Legendary VW Beetle finally bows out
The ‘new Beetle’, the latest incarnation of the legendary Volkswagen Beetle will be produced until July 2019. After that it seems to be a final over and out for one of the most iconic cars in history.
It was Hinrich Woebcken, CEO of Volkswagen North America, who announced the discontinuation in the summer of next year of VW’s new Beetle production at its Mexican plant of Puebla. “A successor is not foreseen”, Woebcken declared, but he added cautiously “never say never” when asked if the decision was really final.
Fatherhood being contested
In many tales about the original Beetle, the car was an idea of German Reichsführer Adolf Hitler in the early 1930s, who wanted a ‘car for the public’, a ‘Volkswagen’ in German, and asked Ferdinand Porsche to conceive one.
Less known is the fact that another German engineer, Josef Ganz, already had built (and raced) a Beetle-like car in the late 20’s and had presented his people car to the ‘Führer’ on the Berlin Motorshow in 1933. Ganz was Jewish, though, and quickly discarded.
‘Father of car safety’
So the Führer asked fellow Austrian, Ferdinand Porsche, to create the car. Porsche more or less stole the idea of an Austro-Hungarian engineer, Béla Barényi, who already drew a Beetle-like car in 1925. Barényi will later work for Daimler and is officially recognized as the ‘father of car safety’, having more than 1.200 patents on (mainly) safety features for cars. He died in 1997.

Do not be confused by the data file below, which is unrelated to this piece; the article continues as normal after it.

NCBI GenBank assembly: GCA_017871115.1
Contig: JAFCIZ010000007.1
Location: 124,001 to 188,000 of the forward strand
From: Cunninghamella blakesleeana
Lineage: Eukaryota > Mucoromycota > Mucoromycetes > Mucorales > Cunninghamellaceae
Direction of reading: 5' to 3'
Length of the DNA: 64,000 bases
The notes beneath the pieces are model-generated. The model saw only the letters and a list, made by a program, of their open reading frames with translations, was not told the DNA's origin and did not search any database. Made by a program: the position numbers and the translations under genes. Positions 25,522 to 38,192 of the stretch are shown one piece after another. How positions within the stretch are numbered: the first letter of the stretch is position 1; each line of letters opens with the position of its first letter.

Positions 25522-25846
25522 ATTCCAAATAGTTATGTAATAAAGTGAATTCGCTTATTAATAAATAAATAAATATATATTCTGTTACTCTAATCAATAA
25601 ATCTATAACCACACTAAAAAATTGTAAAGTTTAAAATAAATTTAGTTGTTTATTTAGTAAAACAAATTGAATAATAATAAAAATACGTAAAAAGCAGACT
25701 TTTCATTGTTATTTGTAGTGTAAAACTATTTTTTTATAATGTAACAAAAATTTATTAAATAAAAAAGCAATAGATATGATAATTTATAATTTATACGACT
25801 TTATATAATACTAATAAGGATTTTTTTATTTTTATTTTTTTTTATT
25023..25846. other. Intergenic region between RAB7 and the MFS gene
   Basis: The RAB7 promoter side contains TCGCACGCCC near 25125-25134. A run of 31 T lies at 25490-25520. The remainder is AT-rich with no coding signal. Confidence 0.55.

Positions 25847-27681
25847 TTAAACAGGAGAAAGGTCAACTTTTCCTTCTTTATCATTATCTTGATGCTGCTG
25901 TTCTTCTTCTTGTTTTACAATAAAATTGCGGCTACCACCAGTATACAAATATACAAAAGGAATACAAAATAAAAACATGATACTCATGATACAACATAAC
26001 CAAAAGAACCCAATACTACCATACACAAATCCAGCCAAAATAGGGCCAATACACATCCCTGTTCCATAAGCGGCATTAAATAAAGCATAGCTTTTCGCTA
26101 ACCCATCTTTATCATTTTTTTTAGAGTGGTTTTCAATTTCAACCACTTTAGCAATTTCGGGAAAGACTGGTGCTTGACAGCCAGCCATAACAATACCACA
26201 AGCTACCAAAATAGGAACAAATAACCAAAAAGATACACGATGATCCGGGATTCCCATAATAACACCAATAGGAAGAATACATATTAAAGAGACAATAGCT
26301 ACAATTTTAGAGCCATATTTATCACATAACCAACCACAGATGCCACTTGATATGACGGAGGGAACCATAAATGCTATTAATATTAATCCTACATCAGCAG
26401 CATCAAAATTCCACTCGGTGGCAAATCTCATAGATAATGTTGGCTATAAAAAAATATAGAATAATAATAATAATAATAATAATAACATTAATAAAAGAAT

The Volkswagen wasn’t a success in prewar Germany, but after the second world war Allied Forces started (fairly reluctantly) the production of the original Beetle in the small German city of Wolfsburg. Nobody would have dreamed that it would become one of the world’s biggest car sales successes, selling 21,5 million times between 1945 and 2003.
Car of Peace and Love
The most successful years were the 60’s and 70’s, when the Beetle became trendy in the States as the car of Peace and Love, of the rebelling youth. He was bought (and personaliszed) by public figures, like John Lennon and Andy Warhol, and it became immortal as ‘Herbie’, the main role in a Disney picture of 1968.
However, in the 90’s its success faded and its inherent defaults became more apparent: exaggerated consumption, approximate road holding, bad brakes… Since 1974 Volkswagen itself had its successor ready: the VW Golf, which would become even more popular and is still the cornerstone of the VW empire.
In 1997 Volkswagen initiated the nostalgic wave in car industry (cfr. Mini, Fiat 500…) and produced the ‘new beetle’, a modern copy of the Beetle design-wise but technically a Golf underneath. After two generations of this also in Mexico produced car, which never became really popular, the curtain falls.
While in 2003 a ‘Ultima Edicion’ in sand and pale blue color schemes was produced in Pueblo to wave the original Beetle goodbye, the Final Edition of the new beetle will be offered soon in the same two colours, a coupé as well as a convertible, respectively for 23.045 and 27.295 dollars on the US market.
Despite these signs of a definitive end for a world car icon, there are still rumours that an electric Beetle could see the light, but at the moment this is denied by Volkswagen. Woebcken concludes as follows: “VW wants to concentrate on bigger, family-friendly cars and electrically driven vehicles”.